Republicans hope Trump’s continued prominence will stir unusually high off-year turnout among his most ardent supporters — a wish that polls suggest is likely to be fulfilled in Virginia. But Democrats believe Trump’s post-presidential prominence may represent the best chance to mobilize their voters as well.
Now Democrats are wagering that the prospect of a Trump return in 2024 can help them maintain control in Virginia. McAuliffe has not only linked Youngkin at every opportunity to Trump, but also warned that a victory for the Republican would launch Trump on a path toward seeking the presidency again.
McAuliffe’s piledriver focus on Trump, which echoes themes California Gov. Gavin Newsom stressed to decisively beat the recall attempt against him last month, underscores the stark reality facing Democrats as Biden struggles both against the persistent pandemic and Democratic divisions on Capitol Hill: at this point, Democratic voters appear to feel less urgency about coming out to signal support for Biden than to express continued opposition to Trump.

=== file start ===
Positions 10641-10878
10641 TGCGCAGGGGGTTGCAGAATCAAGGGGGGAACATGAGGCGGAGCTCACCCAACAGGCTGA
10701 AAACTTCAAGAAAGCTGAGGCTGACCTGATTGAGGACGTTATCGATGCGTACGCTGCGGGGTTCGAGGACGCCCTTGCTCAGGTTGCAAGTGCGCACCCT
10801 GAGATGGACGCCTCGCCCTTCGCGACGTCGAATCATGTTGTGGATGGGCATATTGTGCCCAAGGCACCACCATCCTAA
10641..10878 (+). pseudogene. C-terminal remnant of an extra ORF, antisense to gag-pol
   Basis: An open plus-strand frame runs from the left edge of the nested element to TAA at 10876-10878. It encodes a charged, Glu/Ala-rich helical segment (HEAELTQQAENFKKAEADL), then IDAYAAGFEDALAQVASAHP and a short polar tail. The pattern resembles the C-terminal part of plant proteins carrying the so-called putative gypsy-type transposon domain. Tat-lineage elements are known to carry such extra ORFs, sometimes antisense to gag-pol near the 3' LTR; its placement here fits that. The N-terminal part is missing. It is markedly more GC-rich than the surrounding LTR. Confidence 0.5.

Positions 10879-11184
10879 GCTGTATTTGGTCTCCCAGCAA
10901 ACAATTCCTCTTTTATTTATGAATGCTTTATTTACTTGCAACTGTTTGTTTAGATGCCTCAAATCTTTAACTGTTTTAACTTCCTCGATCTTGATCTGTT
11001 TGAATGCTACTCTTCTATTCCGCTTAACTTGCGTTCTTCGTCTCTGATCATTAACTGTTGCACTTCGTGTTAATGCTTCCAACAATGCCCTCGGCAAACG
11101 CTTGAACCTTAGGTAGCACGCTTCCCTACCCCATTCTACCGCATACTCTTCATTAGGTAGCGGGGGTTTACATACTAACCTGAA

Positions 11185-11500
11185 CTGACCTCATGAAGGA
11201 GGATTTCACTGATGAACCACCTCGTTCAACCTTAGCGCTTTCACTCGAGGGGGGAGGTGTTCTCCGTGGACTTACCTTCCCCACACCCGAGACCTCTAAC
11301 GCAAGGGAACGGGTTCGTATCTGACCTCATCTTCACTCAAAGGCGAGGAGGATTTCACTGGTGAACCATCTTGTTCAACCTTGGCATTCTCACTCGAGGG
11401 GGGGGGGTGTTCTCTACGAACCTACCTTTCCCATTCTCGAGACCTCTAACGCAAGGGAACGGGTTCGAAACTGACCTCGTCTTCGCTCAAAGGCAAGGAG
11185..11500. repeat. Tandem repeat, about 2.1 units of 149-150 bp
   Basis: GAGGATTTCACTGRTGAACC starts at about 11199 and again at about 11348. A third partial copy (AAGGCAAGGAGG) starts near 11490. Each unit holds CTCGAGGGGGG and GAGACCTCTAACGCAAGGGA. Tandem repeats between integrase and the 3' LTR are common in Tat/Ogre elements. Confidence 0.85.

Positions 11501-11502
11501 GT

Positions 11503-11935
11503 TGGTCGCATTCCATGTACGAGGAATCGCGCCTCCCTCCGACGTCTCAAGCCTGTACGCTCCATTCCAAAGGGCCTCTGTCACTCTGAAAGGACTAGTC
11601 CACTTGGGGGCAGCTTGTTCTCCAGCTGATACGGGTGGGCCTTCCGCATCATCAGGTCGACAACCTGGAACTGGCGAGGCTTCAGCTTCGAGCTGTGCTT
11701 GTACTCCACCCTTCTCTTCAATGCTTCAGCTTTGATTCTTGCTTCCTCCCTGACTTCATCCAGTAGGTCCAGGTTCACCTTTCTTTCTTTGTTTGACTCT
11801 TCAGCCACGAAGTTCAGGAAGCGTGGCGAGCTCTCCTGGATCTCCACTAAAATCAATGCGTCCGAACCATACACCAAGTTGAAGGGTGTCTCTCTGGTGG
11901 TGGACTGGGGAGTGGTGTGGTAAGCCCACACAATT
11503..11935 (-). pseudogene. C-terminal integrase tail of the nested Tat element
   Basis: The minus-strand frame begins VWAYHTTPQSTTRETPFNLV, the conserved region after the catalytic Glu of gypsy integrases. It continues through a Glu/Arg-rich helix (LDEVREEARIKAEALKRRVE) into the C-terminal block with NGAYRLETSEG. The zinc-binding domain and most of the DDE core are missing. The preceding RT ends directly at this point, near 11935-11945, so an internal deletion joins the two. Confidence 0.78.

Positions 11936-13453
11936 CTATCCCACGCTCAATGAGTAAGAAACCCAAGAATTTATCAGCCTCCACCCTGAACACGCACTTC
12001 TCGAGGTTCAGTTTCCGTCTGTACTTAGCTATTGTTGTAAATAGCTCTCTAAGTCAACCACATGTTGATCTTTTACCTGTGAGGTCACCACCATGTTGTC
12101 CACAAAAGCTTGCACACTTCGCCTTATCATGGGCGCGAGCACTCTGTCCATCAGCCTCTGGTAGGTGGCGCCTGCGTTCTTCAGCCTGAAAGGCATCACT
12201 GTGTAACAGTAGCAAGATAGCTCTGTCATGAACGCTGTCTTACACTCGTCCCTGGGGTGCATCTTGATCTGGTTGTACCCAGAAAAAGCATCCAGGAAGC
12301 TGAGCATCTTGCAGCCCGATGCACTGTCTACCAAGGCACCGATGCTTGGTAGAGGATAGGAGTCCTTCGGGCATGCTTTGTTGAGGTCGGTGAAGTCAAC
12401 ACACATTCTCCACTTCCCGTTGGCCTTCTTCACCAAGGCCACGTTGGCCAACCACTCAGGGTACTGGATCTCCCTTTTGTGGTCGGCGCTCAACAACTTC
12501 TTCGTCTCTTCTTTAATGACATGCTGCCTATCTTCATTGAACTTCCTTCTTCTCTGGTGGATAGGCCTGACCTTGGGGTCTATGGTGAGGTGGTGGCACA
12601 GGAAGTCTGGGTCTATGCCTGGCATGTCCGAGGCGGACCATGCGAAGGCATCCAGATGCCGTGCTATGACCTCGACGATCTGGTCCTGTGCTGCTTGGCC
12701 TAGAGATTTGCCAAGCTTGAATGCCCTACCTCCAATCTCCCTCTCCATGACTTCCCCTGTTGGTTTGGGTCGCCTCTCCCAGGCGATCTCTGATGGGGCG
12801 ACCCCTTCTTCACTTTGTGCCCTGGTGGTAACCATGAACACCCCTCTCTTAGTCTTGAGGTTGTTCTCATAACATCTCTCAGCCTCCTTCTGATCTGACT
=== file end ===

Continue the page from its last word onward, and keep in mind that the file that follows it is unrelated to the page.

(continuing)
“The thing that matters more to many Democratic voters is not whether the Democrat supports Joe Biden but whether the Republican supports Donald Trump,” says Geoff Garin, a veteran Democratic pollster working in Virginia.
Why the president’s party struggles in the midterms
Over the past generation, candidates in both parties have grown accustomed to attitudes toward the sitting president exerting a powerful influence over races up and down the ballot. In exit polls from the past four midterm elections since 2006, House candidates from the president’s party have won at least 84% of the voters who approved of his performance each time, and lost at least 82% of those who disapproved. In the 2017 Virginia governor’s race, exit polls found that Republican nominee Ed Gillespie won 91% of voters who approved of Trump’s performance in office and Democrat Ralph Northam won 87% of voters who disapproved.